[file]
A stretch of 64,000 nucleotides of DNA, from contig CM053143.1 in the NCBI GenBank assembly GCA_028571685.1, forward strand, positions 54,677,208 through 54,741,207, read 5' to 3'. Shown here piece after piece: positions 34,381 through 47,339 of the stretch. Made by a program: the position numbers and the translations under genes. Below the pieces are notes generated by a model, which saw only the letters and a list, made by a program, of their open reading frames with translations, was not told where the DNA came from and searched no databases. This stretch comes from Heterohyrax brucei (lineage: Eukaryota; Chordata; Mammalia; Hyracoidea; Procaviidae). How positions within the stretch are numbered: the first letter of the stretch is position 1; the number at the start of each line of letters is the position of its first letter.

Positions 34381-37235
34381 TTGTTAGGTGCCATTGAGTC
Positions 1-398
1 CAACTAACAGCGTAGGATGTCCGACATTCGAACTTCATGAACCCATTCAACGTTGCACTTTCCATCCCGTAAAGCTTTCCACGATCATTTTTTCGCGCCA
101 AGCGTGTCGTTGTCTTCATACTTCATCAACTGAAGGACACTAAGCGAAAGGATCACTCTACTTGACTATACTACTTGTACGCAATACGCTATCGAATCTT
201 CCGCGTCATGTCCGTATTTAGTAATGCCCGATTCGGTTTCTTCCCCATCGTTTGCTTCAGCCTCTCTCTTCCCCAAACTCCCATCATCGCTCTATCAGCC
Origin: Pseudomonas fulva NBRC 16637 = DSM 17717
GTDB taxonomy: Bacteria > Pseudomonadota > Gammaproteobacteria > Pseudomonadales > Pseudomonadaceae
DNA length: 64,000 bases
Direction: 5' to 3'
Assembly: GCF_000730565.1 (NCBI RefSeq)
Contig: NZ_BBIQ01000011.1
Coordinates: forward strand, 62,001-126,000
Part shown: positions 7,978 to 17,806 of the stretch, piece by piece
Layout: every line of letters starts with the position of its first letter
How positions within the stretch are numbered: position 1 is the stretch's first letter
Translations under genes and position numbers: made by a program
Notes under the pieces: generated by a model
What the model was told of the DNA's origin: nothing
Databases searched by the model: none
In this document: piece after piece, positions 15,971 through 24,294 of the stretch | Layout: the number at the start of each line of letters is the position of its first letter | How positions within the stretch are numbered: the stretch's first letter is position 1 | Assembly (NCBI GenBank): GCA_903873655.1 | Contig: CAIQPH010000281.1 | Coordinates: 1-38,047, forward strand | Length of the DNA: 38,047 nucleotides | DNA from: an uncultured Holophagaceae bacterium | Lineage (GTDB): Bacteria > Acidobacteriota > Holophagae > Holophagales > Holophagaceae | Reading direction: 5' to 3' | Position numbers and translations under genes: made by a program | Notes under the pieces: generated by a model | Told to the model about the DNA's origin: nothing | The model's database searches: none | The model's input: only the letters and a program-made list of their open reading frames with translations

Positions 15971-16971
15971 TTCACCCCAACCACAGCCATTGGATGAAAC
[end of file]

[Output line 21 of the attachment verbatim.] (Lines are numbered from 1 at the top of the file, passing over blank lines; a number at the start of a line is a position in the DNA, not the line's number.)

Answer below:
Databases searched by the model: none